This article began as an exploration of how much I’ve failed in life, and somewhere along the way, I attached the word “love” to all of that. “All of that” is meant to evoke the very true notion that I fail. A lot.
However, in thinking deeply about it, I am not positive at all how I feel about failure. This is again where contradictions rule my vision of life in this universe. It is very clear to me that my OCD is rooted in not wanting to fail. That is a key tenet of OCD that we’ll go into from another angle. At the same time, at my age and with my life experience, it is very clear—as cheesy and daytime-talk-show sounding as it is—that by failing I have learned most of what I know. I’m not going to post a motivational poster here, but I do find that all of what I would consider my positive qualities have come from learning from failure.
Let’s start with the negative1. My OCD has its roots in an over-arching construct of “failure” that I’ve applied to my living in this universe. I have a way things should be, and when applied to myself there is a bright-line2 delineation between success and failure. I am obsessed with not only doing things right by me—which is somewhat obvious—I am also obsessed with others not seeing my failures.
Here’s an example of how both scenarios play out often (hating failure, and learning and growing from failure) involving my own mind and the minds of others. I am a creative person. I make art of all sorts, I write. As always, I add a disclaimer to the end result of my creations having their quality judged by others. And that I am fine with. Basically, I know my art isn’t for everyone3.
However, I steadfastly refuse to let anyone see any of my work in progress. I am extremely secretive about my work until it is “finished” according to my own dictum. Heck, I am like this about any work I do. I only want people to see the end result. From there, judgment is less of an issue. Still an issue, but less so.
Judgment, while I am working on something, triggers a very odd type of OCD. I’ve explained the compulsion end of things—I hide my work. But the obsession lies in the way I feel my own vision of my works-in-progress will be skewed when the lens of others’ perceptions are added to that which my work is viewed through. That is to say in simpler terms—my OCD considers others’ views of my incomplete work to be like dirt I need to cleanse my brain from. I can’t stand it—good or bad.
Oh, and that is an important angle to all of this. Good or bad. If people don’t like the work I am in the process of doing, it makes it very difficult for me to reach an end result I am happy with—because I feel it has been sullied. At the same time, if people like—or worse, love—work I am in the process of making, I have an almost indescribable feeling I become obsessed within. This feeling is a mix of embarrassment, a mix of worry that the work won’t continue on a path they’re seeing as currently good, and a sense that the work I am creating now is merely to make others happy and no longer just according to my own vision of good work. I am a people pleaser, even in creativity. But I don’t want to be. I don’t feel my work is best when I succeed according to others’ rules I found out about along the way.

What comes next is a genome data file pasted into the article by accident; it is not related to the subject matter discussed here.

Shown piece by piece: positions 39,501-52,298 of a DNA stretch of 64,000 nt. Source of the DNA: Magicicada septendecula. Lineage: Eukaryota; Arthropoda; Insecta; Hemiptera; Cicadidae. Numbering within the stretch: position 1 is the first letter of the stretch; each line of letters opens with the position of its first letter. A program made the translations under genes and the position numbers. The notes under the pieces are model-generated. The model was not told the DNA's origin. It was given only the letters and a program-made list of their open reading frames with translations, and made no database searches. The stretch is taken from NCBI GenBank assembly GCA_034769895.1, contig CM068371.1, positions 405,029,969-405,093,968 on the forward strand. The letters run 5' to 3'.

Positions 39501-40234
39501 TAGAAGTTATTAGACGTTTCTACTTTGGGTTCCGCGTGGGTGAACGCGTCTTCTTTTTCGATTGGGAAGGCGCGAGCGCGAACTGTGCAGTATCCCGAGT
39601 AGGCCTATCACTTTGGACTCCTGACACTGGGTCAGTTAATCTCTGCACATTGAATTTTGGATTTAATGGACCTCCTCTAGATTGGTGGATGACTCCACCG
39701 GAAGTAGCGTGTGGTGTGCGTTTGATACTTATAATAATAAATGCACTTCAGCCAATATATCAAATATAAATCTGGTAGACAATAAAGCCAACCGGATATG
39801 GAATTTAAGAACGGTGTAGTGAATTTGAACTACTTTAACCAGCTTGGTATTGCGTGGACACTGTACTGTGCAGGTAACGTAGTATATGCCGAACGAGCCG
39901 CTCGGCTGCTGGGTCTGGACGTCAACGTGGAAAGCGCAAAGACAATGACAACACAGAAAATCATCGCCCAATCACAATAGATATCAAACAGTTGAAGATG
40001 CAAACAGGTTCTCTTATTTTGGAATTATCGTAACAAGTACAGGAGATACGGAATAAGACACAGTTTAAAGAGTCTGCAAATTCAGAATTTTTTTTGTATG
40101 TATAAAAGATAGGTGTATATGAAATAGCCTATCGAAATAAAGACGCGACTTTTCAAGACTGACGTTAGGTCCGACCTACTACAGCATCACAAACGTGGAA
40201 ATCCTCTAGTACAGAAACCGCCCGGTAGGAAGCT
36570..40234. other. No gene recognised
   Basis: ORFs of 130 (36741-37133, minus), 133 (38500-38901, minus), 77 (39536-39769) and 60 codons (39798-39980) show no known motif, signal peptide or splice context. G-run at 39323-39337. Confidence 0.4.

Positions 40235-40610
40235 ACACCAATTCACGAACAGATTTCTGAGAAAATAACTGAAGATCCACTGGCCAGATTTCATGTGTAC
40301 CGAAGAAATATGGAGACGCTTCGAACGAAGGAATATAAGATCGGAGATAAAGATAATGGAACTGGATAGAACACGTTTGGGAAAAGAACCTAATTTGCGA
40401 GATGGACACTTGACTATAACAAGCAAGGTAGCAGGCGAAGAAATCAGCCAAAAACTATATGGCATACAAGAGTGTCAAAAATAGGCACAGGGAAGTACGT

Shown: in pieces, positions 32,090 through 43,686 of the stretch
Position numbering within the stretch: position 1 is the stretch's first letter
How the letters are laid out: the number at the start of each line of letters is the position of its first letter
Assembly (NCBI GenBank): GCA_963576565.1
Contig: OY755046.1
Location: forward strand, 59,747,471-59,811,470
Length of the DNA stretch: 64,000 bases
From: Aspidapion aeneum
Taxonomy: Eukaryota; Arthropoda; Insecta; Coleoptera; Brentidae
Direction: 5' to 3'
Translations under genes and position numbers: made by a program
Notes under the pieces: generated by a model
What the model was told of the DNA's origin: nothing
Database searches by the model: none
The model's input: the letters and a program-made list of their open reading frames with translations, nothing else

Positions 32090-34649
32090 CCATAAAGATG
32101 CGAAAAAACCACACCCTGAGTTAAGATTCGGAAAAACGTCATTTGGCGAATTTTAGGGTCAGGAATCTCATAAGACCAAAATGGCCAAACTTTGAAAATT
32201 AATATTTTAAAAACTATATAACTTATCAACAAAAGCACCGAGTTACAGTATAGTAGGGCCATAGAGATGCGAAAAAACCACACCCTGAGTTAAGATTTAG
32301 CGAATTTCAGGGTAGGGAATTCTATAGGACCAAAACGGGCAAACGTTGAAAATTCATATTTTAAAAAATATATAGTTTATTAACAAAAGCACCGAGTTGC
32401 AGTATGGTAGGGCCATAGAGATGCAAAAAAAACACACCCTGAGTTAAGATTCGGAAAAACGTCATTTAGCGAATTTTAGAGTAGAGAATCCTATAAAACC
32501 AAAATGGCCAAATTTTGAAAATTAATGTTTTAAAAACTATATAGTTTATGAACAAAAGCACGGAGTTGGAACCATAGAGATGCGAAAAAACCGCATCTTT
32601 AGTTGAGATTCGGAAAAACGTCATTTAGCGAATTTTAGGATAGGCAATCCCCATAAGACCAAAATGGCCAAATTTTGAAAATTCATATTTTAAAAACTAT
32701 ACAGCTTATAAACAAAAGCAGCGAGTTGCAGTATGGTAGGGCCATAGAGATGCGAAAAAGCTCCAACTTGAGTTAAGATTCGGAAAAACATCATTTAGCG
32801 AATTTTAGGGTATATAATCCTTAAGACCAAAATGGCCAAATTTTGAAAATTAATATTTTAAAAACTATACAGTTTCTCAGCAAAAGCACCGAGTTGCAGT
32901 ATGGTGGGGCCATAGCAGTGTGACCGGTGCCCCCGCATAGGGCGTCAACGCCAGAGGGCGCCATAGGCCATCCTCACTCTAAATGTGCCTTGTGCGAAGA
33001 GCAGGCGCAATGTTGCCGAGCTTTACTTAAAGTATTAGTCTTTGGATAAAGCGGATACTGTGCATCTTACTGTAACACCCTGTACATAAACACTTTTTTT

I would almost rather fail.
And failure I am good at. I’ve failed so often, but I’ve been lucky enough to have been able to hide such failure. I know deep in my heart I am not good at what I am tasked to do in life. I am in over my head. I do not have the proper training or historical learnedness to be embarking on nearly all the work I do.
I’ve been praised quite a bit for my work. In all aspects—jobs, business, and art. I also know the realities of how ignored my work truly is. It is obvious, especially in our new universe of social media and the like. I’m popular, but…eh… not really. And all of that is OK, as I’ve really decided that my best path is to do work for myself and to be happy if I find my work to be good.
I’ve had people ask to purchase my paintings at times. I’m so tremendously hesitant, I just let those requests die on their own. And the funny thing is I need the money!4
Moving on from others’ views of my life—I know I am a failure if we’re merely counting. The summation of the “failed” column produces a number higher than the summation of the “succeeded” column for me.
The nice thing is the “learned from” column is always in clear view.
Except when it isn’t.
1 Obviously, if you know me. [BACK]
2 Also if you know me, you’ll realize everything is bright-line. [BACK]
3 Not yet! [BACK]
4 As well the way I’d price my work would be… probably a bit insane. Insanely high. Because once we start talking about money, a whole other obsession comes into play. [BACK]